GLAMOUR; January 2005 / MILAN, ITALY

Nicoletta Spolini Can you explain me exactly your concept of "BASE"?

Michael Colgrass To me, a base for a person is like a port to an ocean liner. It's the place in yourself where you go to rest, to re-fuel, to get what you need for your next voyage. In human terms, it’s the place deep inside you where you go to remind yourself who you are and what you do. If you lost contact with your base you would lose contact with yourself, like a ship that could not find its dock. You'd be lost. For an artist, art is the base. An artist needs always to stay connected to it in some way in order to function as a human being. MORE…

December 2007

Sasha Amaya What do you want to hear in music?

Michael Colgrass I want to be transported. I think a piece of music should be like a good mystery story, where the composer is the detective who presents materials rich in conflicting elements, and then proceeds to resolve the mystery. And I expect all this to be done with a variety of skills, giving me solutions, but then, just when I think I have the answers, sending me again in a new direction where my curiosity is piqued even more. The music should be so compelling that if I were standing I would not walk on until it was finished. MORE…

MILAN, February 2005

Strategie Magazine Your background is in music. How did you start giving personal development workshops?

Michael Colgrass In 1980, NLP developers Robert Dilts and David Gordon modeled me for creativity in a workshop in San Francisco. Dilts published a book showing the results of that modeling, called, Tools For Dreamers, In 1983 John Grinder modeled me again for a week in Monterey. In the course of these contacts I developed an interest in NLP and became a trainer. Gradually I started to incorporate NLP and other techniques into my Creativity workshops, which I then called Excellence in Performance. NLP came about because co-founders John Grinder and Richard Bandler wanted to discover what goes right with someone who succeeds instead of what goes wrong when someone fails. They believed in modeling – picking people who were examples of success and extracting a teachable pattern from their behavior. This is really the performer’s way of doing things so I felt right at home. In fact, I had been modeling people all my life and I here I was discovering a group of people making a study of the things I value most. So then I found myself with two professions – that of a composer writing symphonies and a trainer giving workshops in human development. The two things are not that different. A composer writes for performers and I was simply expanding the borders of what human performance can encompass. MORE…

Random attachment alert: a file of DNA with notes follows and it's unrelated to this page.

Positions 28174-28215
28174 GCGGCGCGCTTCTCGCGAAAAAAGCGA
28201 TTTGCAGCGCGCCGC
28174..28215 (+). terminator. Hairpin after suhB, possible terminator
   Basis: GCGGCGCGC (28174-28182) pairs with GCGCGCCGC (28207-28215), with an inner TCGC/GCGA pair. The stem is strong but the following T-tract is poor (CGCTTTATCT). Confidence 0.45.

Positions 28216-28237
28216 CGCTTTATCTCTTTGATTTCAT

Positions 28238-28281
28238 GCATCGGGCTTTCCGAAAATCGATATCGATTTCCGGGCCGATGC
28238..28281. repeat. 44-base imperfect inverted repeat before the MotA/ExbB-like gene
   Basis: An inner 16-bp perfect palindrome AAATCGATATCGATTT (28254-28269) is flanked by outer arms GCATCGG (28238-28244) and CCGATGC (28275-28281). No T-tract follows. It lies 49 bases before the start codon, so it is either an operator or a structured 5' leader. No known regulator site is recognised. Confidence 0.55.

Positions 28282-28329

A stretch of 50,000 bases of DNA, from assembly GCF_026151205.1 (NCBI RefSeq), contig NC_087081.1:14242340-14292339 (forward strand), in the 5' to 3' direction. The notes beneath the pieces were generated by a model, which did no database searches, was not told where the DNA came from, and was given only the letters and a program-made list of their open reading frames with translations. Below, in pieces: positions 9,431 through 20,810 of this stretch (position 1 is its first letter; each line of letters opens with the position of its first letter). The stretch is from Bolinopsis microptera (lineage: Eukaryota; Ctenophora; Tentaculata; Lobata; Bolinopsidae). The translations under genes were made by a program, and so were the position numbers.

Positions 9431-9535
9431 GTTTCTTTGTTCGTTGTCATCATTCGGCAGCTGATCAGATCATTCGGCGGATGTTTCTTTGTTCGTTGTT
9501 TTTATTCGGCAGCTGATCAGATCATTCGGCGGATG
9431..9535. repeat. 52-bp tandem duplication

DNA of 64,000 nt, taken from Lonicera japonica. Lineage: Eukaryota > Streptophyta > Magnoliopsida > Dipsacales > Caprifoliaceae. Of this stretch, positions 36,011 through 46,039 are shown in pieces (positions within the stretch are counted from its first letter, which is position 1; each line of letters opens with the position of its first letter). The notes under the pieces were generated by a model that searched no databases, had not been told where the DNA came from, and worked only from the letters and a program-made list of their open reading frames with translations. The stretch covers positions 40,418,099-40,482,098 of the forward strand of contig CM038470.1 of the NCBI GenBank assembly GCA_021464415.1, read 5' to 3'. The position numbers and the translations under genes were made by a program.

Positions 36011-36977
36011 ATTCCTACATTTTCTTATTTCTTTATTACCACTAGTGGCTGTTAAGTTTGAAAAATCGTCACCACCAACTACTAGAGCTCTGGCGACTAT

Heather Nicole Patton You pose a question in one of your workshops about what can be done, essentially, to keep music as a core part of the education.  The argument I often hear is music benefits other classes and test scores, but doesn’t stand on its own as a core subject.  What’s your counter-argument?

Michael Colgrass Music is the epitome of multi-tasking. Playing in a band or orchestra, children learn how to move their fingers correctly in systematic patterns on a musical instrument; gear their breathing to match the phrases they are playing; discriminate by ear between various pitches, playing them in tune and in rhythmic coordination with the other musicians around them; continually flick their eyes back and forth between the music and the conductor in order to follow non verbal instructions; and overcome their self-consciousness performing a demanding action on public display. MORE…


Vienna What are your workshops about?

Michael Colgrass I teach exercises on how to tune the human instrument – the body and brain. This includes such things as how to be at your best under pressure, to maintain concentration when faced with a time limit, to feel comfortable and relaxed when speaking publicly, and to utilize your energy efficiently. When time allows, I like to go a step further, showing people how they can balance their work with all the main aspects of their lives. The exercises are simple but require practice. Many of them have been developed in my workshops for over two decades, so I’ve had the chance to get reports from former participants and fine-tune the exercises they serve the practical needs of most professionals. MORE…